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Mixing news and comedy

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The 7pm Project, Dave Hughes, Charlie PickeringThe audience cheers as if in adulation of a pop star — it's not the reaction you'd expect for a television segment on finance. But as the title card fades, the reaction suddenly makes more sense: the man on screen is stylish, boyish and blonde; the pitch of the hollering suggests he has more than a few female admirers in the audience.

This is Scott Pape, host of The 7pm Project's finance segment 'The Money Shot'. Pape probably knows his stuff, but during the segment he yarns with grinning affability about prenuptial agreements, with reference to the week's celebrity voyeur-fest, 'Binglegate'. The line between finance and tabloid is efficiently blurred.

Sadly this is characteristic of the program. The 7pm Project purports to combine news and commentary with comedy, but it definitely favours style over substance. Wedged between Neighbours and The Biggest Loser on Channel Ten's evening programming schedule, it is presumably not designed to over-stimulate the brain cells.

Consider the inclusion of acerbic but predictable comic Dave Hughes in the core line-up. It's likely his presence is justified more by ratings potential than by any incisive insights he might offer to the news coverage. That said, his co-hosts, anchor Charlie Pickering and news presenter Carrie Bickmore, present as intelligent and funny.

7pm's rundown of news is shallow, although guests such as George Negus, who fronts Dateline on SBS, arguably Australian television's most incisive current affairs program, lend a keener edge to the analysis. It is not as sharp, for example, as Good News Week, which has mastered the mixture of news and comedy to which 7pm aspires. GNW excels because the comedy is pinned to the news it covers. 7pm is yet to attain this balance.

Still, it does at times find a distinctive entry point to an issue. This week the hosts chatted to comedian Dave Callan about ASIO's much publicised recruitment drive. Callan, as it happens, is a former ASIO agent. So he was able to give an insider's insight, peppered with gags. That seems to be a suitable approach for a show like this.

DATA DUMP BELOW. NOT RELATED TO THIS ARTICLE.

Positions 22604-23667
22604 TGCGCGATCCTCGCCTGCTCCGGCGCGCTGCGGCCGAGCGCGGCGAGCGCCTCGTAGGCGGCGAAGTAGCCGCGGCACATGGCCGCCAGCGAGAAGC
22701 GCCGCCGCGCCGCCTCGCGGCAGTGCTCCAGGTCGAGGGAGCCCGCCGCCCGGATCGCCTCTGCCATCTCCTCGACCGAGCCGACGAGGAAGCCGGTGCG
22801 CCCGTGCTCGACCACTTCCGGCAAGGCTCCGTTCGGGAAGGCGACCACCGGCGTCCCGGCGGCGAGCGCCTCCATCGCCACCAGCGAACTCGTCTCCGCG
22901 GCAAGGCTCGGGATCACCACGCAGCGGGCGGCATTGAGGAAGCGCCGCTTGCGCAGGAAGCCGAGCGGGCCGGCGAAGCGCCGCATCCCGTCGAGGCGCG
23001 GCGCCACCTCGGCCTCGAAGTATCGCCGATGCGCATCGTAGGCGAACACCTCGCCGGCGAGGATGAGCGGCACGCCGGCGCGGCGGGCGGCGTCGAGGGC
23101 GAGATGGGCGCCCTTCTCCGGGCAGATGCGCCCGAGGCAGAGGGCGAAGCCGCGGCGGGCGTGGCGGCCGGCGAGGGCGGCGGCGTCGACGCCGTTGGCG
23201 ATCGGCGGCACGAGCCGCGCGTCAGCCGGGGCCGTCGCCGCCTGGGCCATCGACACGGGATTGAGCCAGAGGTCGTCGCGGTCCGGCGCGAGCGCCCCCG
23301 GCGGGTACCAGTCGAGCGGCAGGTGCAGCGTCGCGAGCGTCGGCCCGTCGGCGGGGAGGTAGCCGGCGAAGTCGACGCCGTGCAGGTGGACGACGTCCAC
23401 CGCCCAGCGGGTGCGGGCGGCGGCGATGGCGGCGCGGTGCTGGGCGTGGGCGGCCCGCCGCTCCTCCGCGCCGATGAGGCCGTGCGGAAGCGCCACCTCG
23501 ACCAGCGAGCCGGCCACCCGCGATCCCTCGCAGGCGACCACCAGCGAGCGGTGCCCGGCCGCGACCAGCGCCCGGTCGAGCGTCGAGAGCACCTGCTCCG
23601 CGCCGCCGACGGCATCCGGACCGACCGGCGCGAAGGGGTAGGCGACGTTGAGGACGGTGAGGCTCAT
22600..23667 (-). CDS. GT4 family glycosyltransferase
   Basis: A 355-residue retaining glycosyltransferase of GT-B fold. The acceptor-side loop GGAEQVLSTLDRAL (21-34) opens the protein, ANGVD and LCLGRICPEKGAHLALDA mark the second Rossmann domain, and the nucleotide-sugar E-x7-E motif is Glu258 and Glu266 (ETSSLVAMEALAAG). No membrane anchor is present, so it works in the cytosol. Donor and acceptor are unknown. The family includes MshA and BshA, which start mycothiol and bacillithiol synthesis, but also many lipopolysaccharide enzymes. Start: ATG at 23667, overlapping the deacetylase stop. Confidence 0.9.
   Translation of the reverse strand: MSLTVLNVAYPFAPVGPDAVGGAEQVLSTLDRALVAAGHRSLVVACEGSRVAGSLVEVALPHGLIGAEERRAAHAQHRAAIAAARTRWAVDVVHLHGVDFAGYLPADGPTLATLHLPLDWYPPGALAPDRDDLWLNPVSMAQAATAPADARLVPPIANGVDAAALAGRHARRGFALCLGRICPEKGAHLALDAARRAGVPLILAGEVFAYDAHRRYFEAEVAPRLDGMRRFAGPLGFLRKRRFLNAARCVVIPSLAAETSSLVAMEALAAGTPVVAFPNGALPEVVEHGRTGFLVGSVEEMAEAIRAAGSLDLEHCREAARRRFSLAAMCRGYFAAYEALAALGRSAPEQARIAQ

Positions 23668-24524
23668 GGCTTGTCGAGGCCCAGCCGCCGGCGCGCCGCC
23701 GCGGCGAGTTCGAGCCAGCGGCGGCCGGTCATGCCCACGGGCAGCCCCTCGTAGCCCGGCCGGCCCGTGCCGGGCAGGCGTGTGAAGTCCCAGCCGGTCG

The goodwill inherent to The 7pm Project's presentation at least makes it a more positive alternative to the lecherous, leechlike approach taken by other commercial current affairs programs. But, inoffensive and mentally undemanding, it's fair to say that it's more interested in ratings than in getting to the bottom of an issue.

By way of comparison, it is worth checking out the ABC's Hungry Beast. Like 7pm, it targets 20- and 30-somethings with a format that exploits the news for entertainment purposes. But the substance and the tone of its presentation is decidedly smarter.

In part an inheritor of the satirical torch passed by The Chaser's War on Everything, it contains sketch comedy alongside documentary-style current affairs segments and animations that take an alternative, edgy approach to recent events.

The latest episode lampooned public apologies (by Kevin Rudd, Tiger Woods and even The Chaser) as insincere 'bullshit', and parodied the paranoid media response to the tacky internet phenomenon of Chatroulette. It also offered more sombre reflections on the implications of voluntary DNA testing and Australia's frightening supermarket duopoly.

Produced by Andrew Denton's production company Zapruder's Other Films, and with a more thoughtful and leisurely pace than The 7pm Project, it does not underestimate the intelligence of the viewer.

Tim KroenertTim Kroenert is Assistant Editor of Eureka Street. His articles and reviews have been published by Melbourne's The Age, Inside Film, the Brisbane Courier-Mail and The Big Issue. He was Chair of the Interfaith Jury at the 2009 St George Brisbane International Film Festival.

Topic tags: 7pm project, dave hughes, charlie pickering, george negus, hamish and andy, good news week, hungry beast



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Existing comments

Carrie hardly comes across as intelligent. Last night she screeched 'at least Thai names mean something! What does Dave mean?'. Most people know English names do have a meaning. Charlie isn't funny and comes across as smug.

GeGe | 26 March 2010  

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